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(Dis)agreements? – the utility, effectiveness, and problematics of categories

(Dis)agreements? – the utility, effectiveness, and problematics of categories. Performance; a video with audio 6:00 min, an agreement, a teach-in 45:00 min, a letter. YES! Association / Föreningen JA! in collaboration with Hong-An Truong, Elizabeth A. Sackler Center for Feminist Art, Brooklyn Museum, 2010

May 22, 2010 we participated in making ourselves visible: a day-long project in feminist space-making initiated by Jen Kennedy and Liz Linden at the Sackler Center, Brooklyn Museum with the teach-in (Dis)agreements? – the utility, effectiveness, and problematics of categories.

We began the teach-in by making the following statement: We will start by making an announcement; We are very happy and excited to share with you that the Brooklyn Museum and YES! Association / Föreningen JA! have signed YES! Association / Föreningen JA!’s Equality-Diversity Agreement #3. This has not yet been publicly announced, but we decided since this is such a special occasion to share our news with you already today. We will soon watch a short video* with footage from the actual signing of the agreement, followed by short interviews with Brooklyn Museum staff, artists and visitors about the anticipated effects of this. The different opinions expressed can be used as starting points in the discussion that will follow after the screening, when each of you will get a copy of the Equality-Diversity Agreement #3. Before watching the video we want to extend our deepest gratitude and thanks to everybody at the Brooklyn Museum for their involvement, especially Director Arnold Lehman and Judy Kim, one of the museum’s main curators for their courage, patience and support during the negotiations, thank you Melissa Chou, Brooklyn Museum’s lawyer who has worked so enthusiastically on the agreement, but most of all we want to thank the Sackler Center, all its staff and especially Elizabeth Sackler who really is the person who has made this possible and bridged the dialogue between YES! and the Brooklyn Museum. Thank you all very much!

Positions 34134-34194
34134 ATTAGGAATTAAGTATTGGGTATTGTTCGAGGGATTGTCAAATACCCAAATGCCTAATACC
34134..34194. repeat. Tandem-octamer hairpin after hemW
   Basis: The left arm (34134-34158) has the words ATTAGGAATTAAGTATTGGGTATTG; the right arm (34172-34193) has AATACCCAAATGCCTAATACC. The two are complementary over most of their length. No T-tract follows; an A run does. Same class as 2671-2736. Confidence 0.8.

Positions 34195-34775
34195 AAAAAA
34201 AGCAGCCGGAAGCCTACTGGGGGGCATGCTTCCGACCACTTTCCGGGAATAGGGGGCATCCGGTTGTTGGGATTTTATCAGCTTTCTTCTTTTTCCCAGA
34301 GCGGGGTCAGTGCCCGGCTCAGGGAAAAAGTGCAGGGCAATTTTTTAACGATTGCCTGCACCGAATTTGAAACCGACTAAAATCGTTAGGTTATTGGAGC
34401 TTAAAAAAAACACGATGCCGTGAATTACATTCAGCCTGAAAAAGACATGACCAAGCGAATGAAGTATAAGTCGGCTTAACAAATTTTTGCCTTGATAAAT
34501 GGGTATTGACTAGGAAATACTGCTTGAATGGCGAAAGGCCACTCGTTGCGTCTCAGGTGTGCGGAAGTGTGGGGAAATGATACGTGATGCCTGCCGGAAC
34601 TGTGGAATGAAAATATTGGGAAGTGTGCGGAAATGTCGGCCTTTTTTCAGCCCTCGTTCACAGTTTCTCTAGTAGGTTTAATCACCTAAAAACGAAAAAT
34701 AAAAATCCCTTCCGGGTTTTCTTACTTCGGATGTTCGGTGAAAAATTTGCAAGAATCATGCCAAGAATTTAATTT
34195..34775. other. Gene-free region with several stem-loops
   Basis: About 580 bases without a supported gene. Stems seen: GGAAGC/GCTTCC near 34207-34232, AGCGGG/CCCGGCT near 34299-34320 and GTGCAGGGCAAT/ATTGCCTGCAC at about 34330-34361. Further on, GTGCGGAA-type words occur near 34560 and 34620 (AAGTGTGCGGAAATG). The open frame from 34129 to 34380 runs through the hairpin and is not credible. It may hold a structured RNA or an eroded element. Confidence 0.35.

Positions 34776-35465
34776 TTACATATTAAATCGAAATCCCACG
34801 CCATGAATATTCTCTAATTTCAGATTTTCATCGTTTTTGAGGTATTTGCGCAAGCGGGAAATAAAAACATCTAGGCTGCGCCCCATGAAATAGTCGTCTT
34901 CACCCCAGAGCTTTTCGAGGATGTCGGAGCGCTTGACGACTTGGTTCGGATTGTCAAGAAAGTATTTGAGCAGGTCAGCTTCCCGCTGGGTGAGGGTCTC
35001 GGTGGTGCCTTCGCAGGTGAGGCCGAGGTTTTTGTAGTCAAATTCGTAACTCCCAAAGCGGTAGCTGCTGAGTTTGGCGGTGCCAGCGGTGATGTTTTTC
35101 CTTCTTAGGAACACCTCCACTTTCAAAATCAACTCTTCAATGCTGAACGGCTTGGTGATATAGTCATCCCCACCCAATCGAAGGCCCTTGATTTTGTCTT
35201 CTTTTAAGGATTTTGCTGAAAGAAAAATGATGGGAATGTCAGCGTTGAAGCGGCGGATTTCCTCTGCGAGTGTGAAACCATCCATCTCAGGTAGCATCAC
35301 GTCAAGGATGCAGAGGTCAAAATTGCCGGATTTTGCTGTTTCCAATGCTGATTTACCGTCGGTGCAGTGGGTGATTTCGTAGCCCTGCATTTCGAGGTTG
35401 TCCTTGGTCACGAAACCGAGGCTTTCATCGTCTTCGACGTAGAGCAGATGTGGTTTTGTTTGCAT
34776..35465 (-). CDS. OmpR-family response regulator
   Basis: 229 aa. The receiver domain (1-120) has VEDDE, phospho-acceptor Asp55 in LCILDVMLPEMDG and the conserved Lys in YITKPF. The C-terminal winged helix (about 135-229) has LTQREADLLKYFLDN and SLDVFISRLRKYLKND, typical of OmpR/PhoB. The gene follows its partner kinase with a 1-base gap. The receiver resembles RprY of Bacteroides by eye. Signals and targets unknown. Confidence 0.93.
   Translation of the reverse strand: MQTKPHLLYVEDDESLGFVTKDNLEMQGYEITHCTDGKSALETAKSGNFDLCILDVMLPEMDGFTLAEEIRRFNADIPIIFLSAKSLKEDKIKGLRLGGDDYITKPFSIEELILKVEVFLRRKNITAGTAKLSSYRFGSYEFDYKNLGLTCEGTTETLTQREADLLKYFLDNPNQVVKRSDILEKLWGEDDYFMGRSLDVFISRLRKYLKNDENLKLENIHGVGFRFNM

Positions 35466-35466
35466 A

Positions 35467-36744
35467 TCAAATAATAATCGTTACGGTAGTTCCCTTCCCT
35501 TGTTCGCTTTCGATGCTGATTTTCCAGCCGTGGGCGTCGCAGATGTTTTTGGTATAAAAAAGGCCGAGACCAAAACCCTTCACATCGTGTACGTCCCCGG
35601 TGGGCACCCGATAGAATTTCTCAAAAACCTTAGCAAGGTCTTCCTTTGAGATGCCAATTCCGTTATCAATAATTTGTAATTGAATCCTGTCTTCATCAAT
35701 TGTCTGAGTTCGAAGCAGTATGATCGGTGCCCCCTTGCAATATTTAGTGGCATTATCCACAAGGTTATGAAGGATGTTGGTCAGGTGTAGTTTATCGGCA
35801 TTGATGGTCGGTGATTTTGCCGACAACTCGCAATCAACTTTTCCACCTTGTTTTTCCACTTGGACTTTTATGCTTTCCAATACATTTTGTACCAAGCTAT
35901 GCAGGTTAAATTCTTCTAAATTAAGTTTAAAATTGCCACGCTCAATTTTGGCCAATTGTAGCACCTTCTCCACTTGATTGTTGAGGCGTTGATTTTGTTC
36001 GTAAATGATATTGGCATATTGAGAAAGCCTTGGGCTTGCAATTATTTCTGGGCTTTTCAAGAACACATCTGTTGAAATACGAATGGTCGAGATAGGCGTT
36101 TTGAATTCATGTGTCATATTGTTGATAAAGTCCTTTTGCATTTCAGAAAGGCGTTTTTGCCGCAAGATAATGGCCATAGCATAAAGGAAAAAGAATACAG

Read the Equality-Diversity Agreement #3 here

May 26 we sent out the following email to everybody participation in the teach-in:

Dear friends of YES! Association / Föreningen JA!,

We want to thank all of you who participated in our teach-in (Dis)agreements? – the utility, effectiveness, and problematics of categories at the Sackler Center, Brooklyn Museum, Saturday May 22 (and thanks to all of you who wanted to be there but couldn’t). Your feedback, thoughts, objections and cheers meant a lot to us and will be very helpful in our continued work.

We are writing this letter to announce that the Equality-Diversity Agreement #3 we shared with you and discussed during the teach-in was real, its politics were real, the time and effort, patience and passion put into writing the agreement was real. The moment (euphoric for some and dysphoric for others) of “is-this-really-happening-in-my-lifetime?!” feeling was real. The claim that the Brooklyn Museum has signed the Equality-Diversity Agreement #3, however, was not real. And the video was fiction.